Letting her go was the hardest decision I’ve had to make as a mother. When I heard about the first attacks, they were 250 miles south. "That's pretty far away, different ocean conditions," I heard. "While horrifying and scary, not an imminent threat." As the sharks seemed to be making their way up the coast, though, I started to feel extremely scared. This is not normal. What the hell is going on? I was relentlessly scouring the internet for the latest reports and insight. Two weeks before she was set to leave, an attack on the beach in Rodanthe (where camp is) sent me into full panic. “That’s it. She is NOT going.”
My husband agreed. “The risk is too high. It’s too dangerous.”
I called the camp director to tell him I was scared to death. He said they were also pretty freaked out, and planning to take tons of extra precautions in the coming weeks. Surfing where the water is clear and cold. Staying away from piers. Not getting in the water if they notice birds feeding (this means bait fish and a greater likelihood of sharks). I felt better. He knows the ocean better than anyone I’ve ever met and if anyone can keep her safe in the water, he can.
Still. I was scared. No one can predict or prevent a shark attack. NO ONE.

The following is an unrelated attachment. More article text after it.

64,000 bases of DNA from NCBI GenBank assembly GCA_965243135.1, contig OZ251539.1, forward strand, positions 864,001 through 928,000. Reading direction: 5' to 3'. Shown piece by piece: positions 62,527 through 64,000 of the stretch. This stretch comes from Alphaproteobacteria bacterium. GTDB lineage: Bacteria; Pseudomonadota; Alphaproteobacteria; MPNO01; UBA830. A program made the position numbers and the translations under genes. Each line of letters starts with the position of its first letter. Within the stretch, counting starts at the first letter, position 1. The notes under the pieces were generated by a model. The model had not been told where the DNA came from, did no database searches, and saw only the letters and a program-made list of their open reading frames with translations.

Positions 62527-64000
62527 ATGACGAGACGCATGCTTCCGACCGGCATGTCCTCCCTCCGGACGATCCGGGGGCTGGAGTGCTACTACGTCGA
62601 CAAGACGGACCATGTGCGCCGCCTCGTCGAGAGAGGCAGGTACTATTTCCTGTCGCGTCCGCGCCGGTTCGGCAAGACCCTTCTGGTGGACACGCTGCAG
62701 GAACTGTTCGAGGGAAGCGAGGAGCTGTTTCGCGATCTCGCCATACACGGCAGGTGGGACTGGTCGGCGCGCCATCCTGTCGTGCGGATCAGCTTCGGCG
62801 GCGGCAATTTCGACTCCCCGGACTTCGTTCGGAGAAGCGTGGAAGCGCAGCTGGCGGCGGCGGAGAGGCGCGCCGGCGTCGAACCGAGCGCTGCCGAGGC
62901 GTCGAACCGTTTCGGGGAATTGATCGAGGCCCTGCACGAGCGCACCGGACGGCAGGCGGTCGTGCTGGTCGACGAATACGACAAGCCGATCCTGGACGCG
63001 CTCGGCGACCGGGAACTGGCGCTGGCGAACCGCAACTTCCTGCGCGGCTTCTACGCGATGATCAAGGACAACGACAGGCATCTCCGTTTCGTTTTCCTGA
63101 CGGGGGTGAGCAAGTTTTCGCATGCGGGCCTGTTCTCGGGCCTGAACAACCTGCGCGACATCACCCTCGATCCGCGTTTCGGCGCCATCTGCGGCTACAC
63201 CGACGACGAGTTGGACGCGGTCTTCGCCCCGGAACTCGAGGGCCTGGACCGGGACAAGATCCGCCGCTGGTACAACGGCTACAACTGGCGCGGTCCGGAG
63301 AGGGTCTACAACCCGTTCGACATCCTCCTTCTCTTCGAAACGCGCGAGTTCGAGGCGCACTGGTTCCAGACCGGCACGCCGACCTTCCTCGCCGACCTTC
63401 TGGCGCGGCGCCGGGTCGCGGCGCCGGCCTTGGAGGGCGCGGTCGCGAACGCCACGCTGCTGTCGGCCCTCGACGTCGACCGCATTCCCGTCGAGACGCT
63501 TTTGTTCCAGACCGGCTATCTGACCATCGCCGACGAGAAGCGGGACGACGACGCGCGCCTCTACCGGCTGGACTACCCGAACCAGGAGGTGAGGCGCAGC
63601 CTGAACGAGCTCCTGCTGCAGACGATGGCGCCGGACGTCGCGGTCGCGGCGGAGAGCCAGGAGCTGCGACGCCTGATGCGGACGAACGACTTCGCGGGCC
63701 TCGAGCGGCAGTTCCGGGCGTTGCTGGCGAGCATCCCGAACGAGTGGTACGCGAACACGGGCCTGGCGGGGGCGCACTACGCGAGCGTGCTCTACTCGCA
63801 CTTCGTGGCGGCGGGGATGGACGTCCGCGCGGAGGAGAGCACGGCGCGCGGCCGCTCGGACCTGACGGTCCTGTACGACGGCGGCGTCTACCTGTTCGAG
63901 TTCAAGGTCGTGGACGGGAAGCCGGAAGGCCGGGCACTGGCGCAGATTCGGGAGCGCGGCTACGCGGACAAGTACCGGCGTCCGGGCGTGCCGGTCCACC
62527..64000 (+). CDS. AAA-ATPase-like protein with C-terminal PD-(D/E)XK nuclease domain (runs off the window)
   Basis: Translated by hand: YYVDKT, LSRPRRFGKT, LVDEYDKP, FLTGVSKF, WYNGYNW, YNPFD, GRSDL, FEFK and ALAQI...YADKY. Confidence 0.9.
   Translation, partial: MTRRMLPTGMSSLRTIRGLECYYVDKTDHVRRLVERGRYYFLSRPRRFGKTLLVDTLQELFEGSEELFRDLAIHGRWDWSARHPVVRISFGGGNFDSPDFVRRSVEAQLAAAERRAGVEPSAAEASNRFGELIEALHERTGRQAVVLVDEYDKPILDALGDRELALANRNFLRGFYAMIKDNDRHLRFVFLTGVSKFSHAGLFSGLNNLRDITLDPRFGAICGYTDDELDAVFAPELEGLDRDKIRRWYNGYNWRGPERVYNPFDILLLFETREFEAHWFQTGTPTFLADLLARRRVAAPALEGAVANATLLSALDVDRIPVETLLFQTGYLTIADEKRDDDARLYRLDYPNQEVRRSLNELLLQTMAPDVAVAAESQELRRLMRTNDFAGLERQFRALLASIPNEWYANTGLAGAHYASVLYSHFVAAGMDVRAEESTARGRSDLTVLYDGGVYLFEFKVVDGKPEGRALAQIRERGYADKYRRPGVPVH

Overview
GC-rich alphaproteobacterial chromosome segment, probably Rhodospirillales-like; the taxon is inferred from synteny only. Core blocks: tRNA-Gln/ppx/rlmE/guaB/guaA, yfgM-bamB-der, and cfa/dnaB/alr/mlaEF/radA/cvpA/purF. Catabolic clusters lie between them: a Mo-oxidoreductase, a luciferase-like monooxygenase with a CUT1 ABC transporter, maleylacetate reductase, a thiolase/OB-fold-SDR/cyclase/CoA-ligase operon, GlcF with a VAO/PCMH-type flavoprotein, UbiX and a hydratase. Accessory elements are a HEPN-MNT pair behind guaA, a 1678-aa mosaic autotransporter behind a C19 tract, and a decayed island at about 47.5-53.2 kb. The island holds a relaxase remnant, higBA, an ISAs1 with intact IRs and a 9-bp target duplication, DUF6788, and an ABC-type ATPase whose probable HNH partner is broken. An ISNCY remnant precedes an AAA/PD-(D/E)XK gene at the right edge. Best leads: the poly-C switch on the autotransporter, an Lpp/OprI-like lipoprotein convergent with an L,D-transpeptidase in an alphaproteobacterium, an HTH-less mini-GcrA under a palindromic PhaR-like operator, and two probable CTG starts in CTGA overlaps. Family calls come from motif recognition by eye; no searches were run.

Just as no one can predict a plane or car crash, or a freak accident, or a tornado.
As I was processing all of it in an attempt to make the best choice for Samantha, my inner voice spoke loudly. “All is well. Trust that she will be fine. Let her go.”
Seriously???? Do I really believe that???? Turns out, I do.
Being terrified of the possibilities does nothing to reduce the risk. We can choose never to fly, never drive, and live in a bunker, but then there will inevitably something else we have not “pre” planned for that throws us a curve. Life is funny that way.
The point is, we don’t really have control. Bad things happen despite our best plans, and beautiful things happen when we least expect them. We can live terrified and paralyzed by fear over what might happen, or we can live trusting that all is well and embrace the opportunities to grow through amazing experiences.
Does this mean ignoring obvious risks and making irresponsible choices? Of course not. But I’m not going to sit back and withhold all the good stuff because there is some risk involved. Walking out the door each day is risky. We do it anyway.
I am doing my best to live trusting that all is well. I sent my child to surf camp believing that she would be fine. Trusting that she would not be harmed. Knowing that she was going to have the time of her life. Which she did.
AND…admittedly, I have never been so happy to have her back, safe and sound.